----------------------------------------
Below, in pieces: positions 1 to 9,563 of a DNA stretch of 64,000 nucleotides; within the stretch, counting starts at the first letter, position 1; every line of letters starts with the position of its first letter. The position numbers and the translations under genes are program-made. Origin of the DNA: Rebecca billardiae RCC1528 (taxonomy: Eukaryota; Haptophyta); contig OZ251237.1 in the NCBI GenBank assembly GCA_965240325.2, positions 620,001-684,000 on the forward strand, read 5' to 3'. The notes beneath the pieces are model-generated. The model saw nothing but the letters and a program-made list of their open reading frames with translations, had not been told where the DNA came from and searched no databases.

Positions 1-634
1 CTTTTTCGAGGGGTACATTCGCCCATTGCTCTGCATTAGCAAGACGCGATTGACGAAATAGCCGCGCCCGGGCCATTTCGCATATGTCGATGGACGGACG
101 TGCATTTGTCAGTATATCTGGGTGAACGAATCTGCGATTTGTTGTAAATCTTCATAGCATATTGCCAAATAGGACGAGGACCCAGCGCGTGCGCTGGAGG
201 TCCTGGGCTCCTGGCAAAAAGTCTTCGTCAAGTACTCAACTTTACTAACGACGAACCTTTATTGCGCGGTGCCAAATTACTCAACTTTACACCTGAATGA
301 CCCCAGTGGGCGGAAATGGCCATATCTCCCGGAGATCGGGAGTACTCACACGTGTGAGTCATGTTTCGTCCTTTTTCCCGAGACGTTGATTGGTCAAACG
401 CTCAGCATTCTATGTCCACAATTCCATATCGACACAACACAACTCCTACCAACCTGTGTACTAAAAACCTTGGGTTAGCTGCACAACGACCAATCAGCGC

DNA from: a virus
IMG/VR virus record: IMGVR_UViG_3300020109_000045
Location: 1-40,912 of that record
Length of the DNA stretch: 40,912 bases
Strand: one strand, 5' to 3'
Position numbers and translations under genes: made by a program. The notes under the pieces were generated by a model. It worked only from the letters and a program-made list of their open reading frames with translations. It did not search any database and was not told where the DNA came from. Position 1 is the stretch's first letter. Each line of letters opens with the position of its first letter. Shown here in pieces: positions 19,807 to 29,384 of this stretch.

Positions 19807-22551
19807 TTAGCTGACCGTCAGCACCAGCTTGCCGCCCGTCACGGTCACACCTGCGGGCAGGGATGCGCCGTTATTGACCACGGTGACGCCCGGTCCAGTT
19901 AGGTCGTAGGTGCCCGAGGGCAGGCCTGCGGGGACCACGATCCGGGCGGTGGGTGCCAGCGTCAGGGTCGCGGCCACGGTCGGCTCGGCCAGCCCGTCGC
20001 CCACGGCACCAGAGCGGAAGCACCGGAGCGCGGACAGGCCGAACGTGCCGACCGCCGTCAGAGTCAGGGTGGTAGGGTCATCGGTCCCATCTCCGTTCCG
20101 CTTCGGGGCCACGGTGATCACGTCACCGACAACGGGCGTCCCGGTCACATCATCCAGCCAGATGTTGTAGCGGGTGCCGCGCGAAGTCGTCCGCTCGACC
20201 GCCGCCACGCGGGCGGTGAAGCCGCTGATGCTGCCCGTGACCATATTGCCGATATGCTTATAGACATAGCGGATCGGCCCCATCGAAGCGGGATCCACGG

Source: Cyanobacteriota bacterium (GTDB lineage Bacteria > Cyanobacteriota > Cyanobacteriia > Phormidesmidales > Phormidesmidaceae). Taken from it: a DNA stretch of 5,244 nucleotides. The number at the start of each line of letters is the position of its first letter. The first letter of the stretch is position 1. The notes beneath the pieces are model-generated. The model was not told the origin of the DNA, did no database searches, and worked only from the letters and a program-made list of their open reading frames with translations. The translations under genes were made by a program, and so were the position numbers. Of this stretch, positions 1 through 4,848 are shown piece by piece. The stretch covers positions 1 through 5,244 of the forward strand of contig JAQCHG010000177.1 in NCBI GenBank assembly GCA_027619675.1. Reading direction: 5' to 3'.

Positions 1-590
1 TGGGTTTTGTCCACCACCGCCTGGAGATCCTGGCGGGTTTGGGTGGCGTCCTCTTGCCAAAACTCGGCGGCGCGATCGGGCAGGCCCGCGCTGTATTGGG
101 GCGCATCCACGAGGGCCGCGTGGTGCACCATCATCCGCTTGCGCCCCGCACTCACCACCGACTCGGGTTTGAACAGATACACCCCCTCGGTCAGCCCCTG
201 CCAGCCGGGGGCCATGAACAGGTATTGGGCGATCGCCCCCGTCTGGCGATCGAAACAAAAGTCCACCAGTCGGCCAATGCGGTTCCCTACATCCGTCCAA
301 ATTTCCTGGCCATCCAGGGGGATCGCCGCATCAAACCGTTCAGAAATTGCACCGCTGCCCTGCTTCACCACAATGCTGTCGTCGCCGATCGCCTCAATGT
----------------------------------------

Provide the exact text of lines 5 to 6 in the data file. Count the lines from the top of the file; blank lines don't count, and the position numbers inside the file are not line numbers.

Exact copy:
201 TCCTGGGCTCCTGGCAAAAAGTCTTCGTCAAGTACTCAACTTTACTAACGACGAACCTTTATTGCGCGGTGCCAAATTACTCAACTTTACACCTGAATGA
301 CCCCAGTGGGCGGAAATGGCCATATCTCCCGGAGATCGGGAGTACTCACACGTGTGAGTCATGTTTCGTCCTTTTTCCCGAGACGTTGATTGGTCAAACG